Antoinette Hatfield Hall

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Antoinette Hatfield Hall
New Theatre Building
Antoinette Hatfield, PCPA, Portland.JPG
The building's exterior in 2012
Address 1111 Southwest Broadway
Portland, Oregon
United States
Coordinates 45°31′00″N 122°40′54″W / 45.5166°N 122.6817°W / 45.5166; -122.6817Coordinates: 45°31′00″N 122°40′54″W / 45.5166°N 122.6817°W / 45.5166; -122.6817
Owner Portland Center for the Performing Arts (PCPA)
Type Performing arts center
Capacity Newmark: 880
Dolores Winningstad: 304
Brunish Theatre: 200
Construction
Opened 1987
Architect Broome, Oringdulph, O'Toole, Rudolf, Boles & Associates and Barton Myers
Website
www.pcpa.com

Antoinette Hatfield Hall, formerly known as the New Theatre Building, is a 127,000-square-foot (11,800 m2) complex located in Portland, Oregon, in the United States. It is one of three buildings in the Portland Center for the Performing Arts (PCPA), which also includes Arlene Schnitzer Concert Hall and Keller Auditorium. Hatfield Hall contains the Dolores Winningstad Theatre, Newmark Theatre, and Brunish Theatre (formerly Brunish Hall). It was dedicated in honor of the wife of former U.S. Senator and Oregon governor Mark Hatfield.

Construction[edit]

The hall's main entrance

Hatfield Hall was built at a cost of $28.4 million and opened in 1987 as the New Theatre Building.[1][2] It was designed by Broome, Oringdulph, O'Toole, Rudolf, Boles & Associates, Barton Myers, and ELS of Berkeley California.[3]

Theatre venues[edit]

Antoinette Hatfield Hall is part of the Portland Center for the Performing Arts (PCPA), which also includes Arlene Schnitzer Concert Hall and Keller Auditorium.[4] Three theatre venues are contained in Hatfield Hall: Dolores Winningstad Theatre, the Newmark Theatre, and Brunish Theatre.[5] Known for 19 years as the New Theatre Building, Hatfield Hall was dedicated December 13, 2007, in honor of Antoinette Hatfield, wife of former U.S. Senator and Oregon governor Mark Hatfield.[6]

Dolores Winningstad Theatre[edit]

Located inside Antoinette Hatfield Hall, Dolores Winningstad Theatre is named in honor of the wife of Norman Winningstad, who made a generous donation in 1984.[7] This venue has 304 seats and is a courtyard-style theatre with flexible seating arrangements.[7]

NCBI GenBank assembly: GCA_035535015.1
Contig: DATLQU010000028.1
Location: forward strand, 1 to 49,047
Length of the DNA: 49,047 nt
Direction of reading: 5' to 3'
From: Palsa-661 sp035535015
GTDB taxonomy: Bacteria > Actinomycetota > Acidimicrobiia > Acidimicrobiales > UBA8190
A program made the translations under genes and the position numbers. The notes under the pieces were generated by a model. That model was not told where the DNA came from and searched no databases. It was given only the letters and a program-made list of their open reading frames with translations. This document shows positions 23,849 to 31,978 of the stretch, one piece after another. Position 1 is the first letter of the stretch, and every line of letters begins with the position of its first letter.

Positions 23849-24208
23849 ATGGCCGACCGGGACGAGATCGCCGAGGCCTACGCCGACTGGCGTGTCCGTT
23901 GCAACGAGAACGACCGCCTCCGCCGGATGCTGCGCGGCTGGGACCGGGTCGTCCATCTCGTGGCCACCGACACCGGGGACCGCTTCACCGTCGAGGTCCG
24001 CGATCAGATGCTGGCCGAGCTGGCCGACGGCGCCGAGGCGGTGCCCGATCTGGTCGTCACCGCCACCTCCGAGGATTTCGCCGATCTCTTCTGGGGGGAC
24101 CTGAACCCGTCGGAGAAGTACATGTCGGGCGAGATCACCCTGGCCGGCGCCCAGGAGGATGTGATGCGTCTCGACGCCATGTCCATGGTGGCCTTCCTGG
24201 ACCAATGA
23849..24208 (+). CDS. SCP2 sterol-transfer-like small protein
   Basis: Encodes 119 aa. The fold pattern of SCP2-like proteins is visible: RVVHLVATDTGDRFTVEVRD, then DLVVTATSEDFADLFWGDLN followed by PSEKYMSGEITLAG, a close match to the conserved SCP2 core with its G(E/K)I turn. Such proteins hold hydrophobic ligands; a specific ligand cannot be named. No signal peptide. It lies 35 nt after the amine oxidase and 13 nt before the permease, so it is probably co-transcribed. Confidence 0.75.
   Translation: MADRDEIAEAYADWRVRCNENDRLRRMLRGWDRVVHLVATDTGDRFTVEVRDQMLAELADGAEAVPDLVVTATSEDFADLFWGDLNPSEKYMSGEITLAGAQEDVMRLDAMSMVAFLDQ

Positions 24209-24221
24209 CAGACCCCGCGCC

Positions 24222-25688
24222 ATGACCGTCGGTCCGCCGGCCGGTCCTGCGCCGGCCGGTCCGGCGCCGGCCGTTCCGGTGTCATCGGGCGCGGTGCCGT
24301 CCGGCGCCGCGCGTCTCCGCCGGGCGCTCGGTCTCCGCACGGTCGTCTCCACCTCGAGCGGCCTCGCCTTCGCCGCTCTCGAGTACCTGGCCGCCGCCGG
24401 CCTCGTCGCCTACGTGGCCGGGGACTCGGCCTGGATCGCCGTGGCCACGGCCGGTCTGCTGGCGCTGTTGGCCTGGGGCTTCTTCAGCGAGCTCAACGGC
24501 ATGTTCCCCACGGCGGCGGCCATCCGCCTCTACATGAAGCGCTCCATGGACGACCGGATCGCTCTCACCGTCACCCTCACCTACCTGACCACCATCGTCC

Newmark Theatre[edit]

An Edwardian-style theatre with 880 seats, the Newmark was named in honor of Herb and Jeanne Mittleman Newmark in 1997. No seat is more than 65 feet (20 m) from the stage.[8]

Brunish Theatre[edit]

With a capacity of 200 seats, Brunish Theatre (formerly Brunish Hall)[9] was named in honor of Corey Brunish's mother. This true black box theatre venue may be configured for "meetings, dinners, conferences, weddings, and performances".[10]

See also[edit]

References[edit]

  1. ^ "Designs as varied as uses of city's newer buildings". The Oregonian. February 19, 1990. 
  2. ^ Oden, Betty (July 16, 2010). "Cupid played part in Portland venue's name". Daily Journal of Commerce. Retrieved July 16, 2010. 
  3. ^ "Hatfield, Antoinette, Hall, Portland Center for the Performing Arts (Portland, Oregon)". boundless.uoregon.edu. September 9, 1987. Retrieved November 4, 2015. Broome, Oringdulph, O'Toole, Rudolf, Boles & Associates (BOOR/A) 
  4. ^ Bartels, Eric (September 25, 2007). "Troupes abound, venues don't". Portland Tribune (Pamplin Media Group). Archived from the original on November 1, 2007. Retrieved September 4, 2008. 
  5. ^ "Portland Center for the Performing Arts State of the Stage 2007-2009" (PDF). Portland Center for the Performing Arts. Archived from the original on 15 August 2010. Retrieved August 27, 2010. 
  6. ^ "Art Notes Electronic Edition - Antoinette Hatfield Hall Dedicated". Regional Arts & Culture Council. Retrieved November 4, 2015. Nineteen years after its splashy opening, the "new" theater building of the Portland Center for Performing Arts that houses the Newmark, Winningstad and Brunish theaters finally acquired a name 12/13: the Antoinette Hatfield Hall. Attending the naming tribute, Mrs. Hatfield said she was both surprised and thrilled to learn that her name would adorn the building, which opened across from the Arlene Schnitzer Concert Hall in 1987. 
  7. ^ a b "Winningstad Theatre". www.portland5.com. Portland Center for the Performing Arts. Retrieved November 3, 2015. 
  8. ^ "Newmark Theatre". www.portland5.com. Portland Center for the Performing Arts. Retrieved November 3, 2015. 
  9. ^ "Brunish Hall upgraded to Black Box Theater". Metro News. Metro. March 26, 2012. Retrieved November 4, 2015. 
  10. ^ "Brunish Theatre". www.portland5.com. Portland Center for the Performing Arts. Retrieved November 3, 2015. 

External links[edit]